The town has regular outdoor markets held on Castle Square, an area that was enlarged in 1986 with the demolition of the Town Hall. General markets are held on Mondays, Wednesdays, Fridays and Saturdays. Specialist markets (examples being crafts, antiques, local produce) are held on occasional Thursdays and Sundays. They are run by the town council.[83]


Ludlow has three primary schools (an infant school, a junior school and a 'combined' primary school) for children aged 5–11, and a secondary school — the Ludlow Church of England School — for pupils aged 11–16.

Ludlow College is a sixth form college in the town centre, formed by the merger of the town's boys grammar school and girls high school. Prior to its merger with Herefordshire College in 2012 it was one of the oldest educational institutions in the country, dating back some 800 years.[84]


Ludlow Hospital is an NHS community hospital at the junction of Gravel Hill and New Road. It had until recently several inpatient and outpatient departments and wards, as well as a minor injuries unit.

There are two doctors' surgeries in the town, both just off Upper Galdeford.

Emergency services

The Shropshire Fire and Rescue Service have a fire station on Weeping Cross Lane, manned by retained firefighters.

West Mercia Police have a police station on Lower Galdeford. Its front counter closed in 2015.

Voluntary aid society, the British Red Cross, has a hall in the Smithfield car park, just off Lower Galdeford, and adjacent to the fire station.


St Peter's church, built in the late 1930s in the neo-Byzantine and plain Romanesque styles, is the town's Roman Catholic church.

The Church of England parish of Ludlow had two churches in Ludlow — the large and historic St Laurence's Church in the centre of the town — the parish church — and the redundant St John's Church on Gravel Hill. Within St Laurence's Church are the St John's, Lady and St Catherine's chapels.[85] Ludford has its own Church of England parish and church, dedicated to St Giles.

Ludlow falls within the Church of England's Diocese of Hereford and since 1981 is a suffragan see with its own suffragan bishop, the Bishop of Ludlow, the only such bishop in the diocese. There has long been an Archdeacon of Ludlow, historically known as the Archdeacon of Shropshire, overseeing the other parishes in the southern part of the county (the part of the Hereford diocese that is within Shropshire).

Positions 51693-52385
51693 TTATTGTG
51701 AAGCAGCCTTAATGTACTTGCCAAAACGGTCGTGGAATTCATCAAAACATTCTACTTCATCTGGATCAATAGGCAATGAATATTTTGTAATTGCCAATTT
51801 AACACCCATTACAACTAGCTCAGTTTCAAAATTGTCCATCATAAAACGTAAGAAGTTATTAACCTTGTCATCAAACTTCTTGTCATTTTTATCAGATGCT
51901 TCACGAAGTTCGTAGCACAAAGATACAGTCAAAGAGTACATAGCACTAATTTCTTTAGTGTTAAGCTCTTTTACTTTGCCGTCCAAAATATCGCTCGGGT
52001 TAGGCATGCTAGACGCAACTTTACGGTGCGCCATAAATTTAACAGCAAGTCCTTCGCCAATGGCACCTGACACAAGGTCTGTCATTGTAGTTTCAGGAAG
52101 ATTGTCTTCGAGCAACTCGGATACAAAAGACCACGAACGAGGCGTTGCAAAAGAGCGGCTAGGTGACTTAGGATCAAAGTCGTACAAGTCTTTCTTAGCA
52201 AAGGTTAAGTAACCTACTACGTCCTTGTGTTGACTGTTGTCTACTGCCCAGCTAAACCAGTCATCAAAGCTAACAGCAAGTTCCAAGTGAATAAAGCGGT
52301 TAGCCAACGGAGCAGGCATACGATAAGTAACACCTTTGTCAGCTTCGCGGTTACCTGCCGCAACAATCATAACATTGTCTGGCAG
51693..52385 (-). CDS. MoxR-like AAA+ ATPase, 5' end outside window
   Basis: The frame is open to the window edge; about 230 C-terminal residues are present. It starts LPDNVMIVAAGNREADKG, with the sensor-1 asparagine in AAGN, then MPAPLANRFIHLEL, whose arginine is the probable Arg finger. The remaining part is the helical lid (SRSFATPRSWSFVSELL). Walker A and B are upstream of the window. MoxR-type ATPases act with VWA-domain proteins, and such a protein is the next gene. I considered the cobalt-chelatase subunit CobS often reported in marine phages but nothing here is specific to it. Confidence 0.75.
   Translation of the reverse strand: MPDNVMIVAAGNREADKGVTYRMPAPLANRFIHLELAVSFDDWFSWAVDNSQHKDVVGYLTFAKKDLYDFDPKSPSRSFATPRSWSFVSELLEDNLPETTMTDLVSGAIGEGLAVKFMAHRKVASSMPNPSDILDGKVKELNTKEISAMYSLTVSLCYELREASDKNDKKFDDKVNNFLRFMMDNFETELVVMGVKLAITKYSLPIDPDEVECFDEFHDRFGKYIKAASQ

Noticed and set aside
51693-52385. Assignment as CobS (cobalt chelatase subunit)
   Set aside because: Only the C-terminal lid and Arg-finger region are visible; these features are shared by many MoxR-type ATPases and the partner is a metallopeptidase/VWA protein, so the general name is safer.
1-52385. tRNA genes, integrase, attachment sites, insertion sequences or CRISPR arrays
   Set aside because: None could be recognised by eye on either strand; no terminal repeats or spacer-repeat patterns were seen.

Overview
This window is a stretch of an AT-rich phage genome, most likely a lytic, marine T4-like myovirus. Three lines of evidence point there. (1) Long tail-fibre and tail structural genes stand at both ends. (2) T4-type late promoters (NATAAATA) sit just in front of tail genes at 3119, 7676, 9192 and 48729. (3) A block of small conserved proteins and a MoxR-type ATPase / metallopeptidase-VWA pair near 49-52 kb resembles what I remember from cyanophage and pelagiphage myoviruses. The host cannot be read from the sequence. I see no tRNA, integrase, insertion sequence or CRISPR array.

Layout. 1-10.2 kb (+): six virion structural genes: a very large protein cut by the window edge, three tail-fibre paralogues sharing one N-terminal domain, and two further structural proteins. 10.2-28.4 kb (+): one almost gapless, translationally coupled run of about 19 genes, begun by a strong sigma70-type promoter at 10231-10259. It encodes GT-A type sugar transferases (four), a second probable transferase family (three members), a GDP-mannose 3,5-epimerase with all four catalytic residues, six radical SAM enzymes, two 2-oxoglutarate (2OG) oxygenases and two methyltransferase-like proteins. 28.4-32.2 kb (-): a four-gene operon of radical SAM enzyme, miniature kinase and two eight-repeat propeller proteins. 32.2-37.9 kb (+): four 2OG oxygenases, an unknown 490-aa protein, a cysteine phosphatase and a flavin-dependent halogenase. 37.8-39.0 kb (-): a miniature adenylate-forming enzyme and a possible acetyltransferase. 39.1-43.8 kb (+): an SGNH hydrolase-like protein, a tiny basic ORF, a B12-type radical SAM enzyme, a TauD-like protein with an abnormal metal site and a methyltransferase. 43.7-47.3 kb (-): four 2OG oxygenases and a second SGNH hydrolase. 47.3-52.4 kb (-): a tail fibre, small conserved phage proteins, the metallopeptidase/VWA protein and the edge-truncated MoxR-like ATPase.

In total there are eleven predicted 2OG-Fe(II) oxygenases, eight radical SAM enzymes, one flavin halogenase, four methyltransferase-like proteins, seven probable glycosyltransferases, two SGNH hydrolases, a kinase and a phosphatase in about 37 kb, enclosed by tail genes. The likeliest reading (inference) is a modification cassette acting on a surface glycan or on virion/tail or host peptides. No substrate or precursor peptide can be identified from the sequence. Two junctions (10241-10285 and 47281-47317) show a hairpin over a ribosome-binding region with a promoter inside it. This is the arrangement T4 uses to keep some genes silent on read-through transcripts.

There is a Roman Catholic parish covering Ludlow, with its own church dedicated to St Peter on Henley Road.[86] Construction began in 1935, using stone from nearby Farlow and building in a neo-Byzantine and plain Romanesque style. The construction also involved novel reinforced concrete technology. The Byzantine design continues inside, with a blue dome with twelve gold-leaf stars representing St Peter and the other Apostles.[87] An Art Deco presbytery was built next to the church. St Peter's chapel, within the castle, is now a ruin.

Ludlow has a Methodist church on Broad Street,[88] a Quaker Meeting House on St Mary's Lane,[89] a Baptists church at the Rockspring Community Centre,[90] and an Elim Pentecostal Church on the Smithfield car park.[91]

Two monastic institutions once existed in Ludlow — one Augustinian ("Austin") Friars on the corner of Lower Galdeford and Weeping Cross Lane, and the other Carmelite ("White") Friars between Linney and Corve Street. Both were dissolved in 1538. The White Friars site became the town's cemetery in 1824, with a new church constructed, dedicated to St Leonard's (a St Leonard's chapel existed on the corner of Corve Street and Linney in medieval times). The St Leonard's graveyard and church still exist but are no longer used for burials or worship (instead the church building is now a commercial premises). The Austin Friars site became the town's livestock market (the Smithfield) and is now a public car park.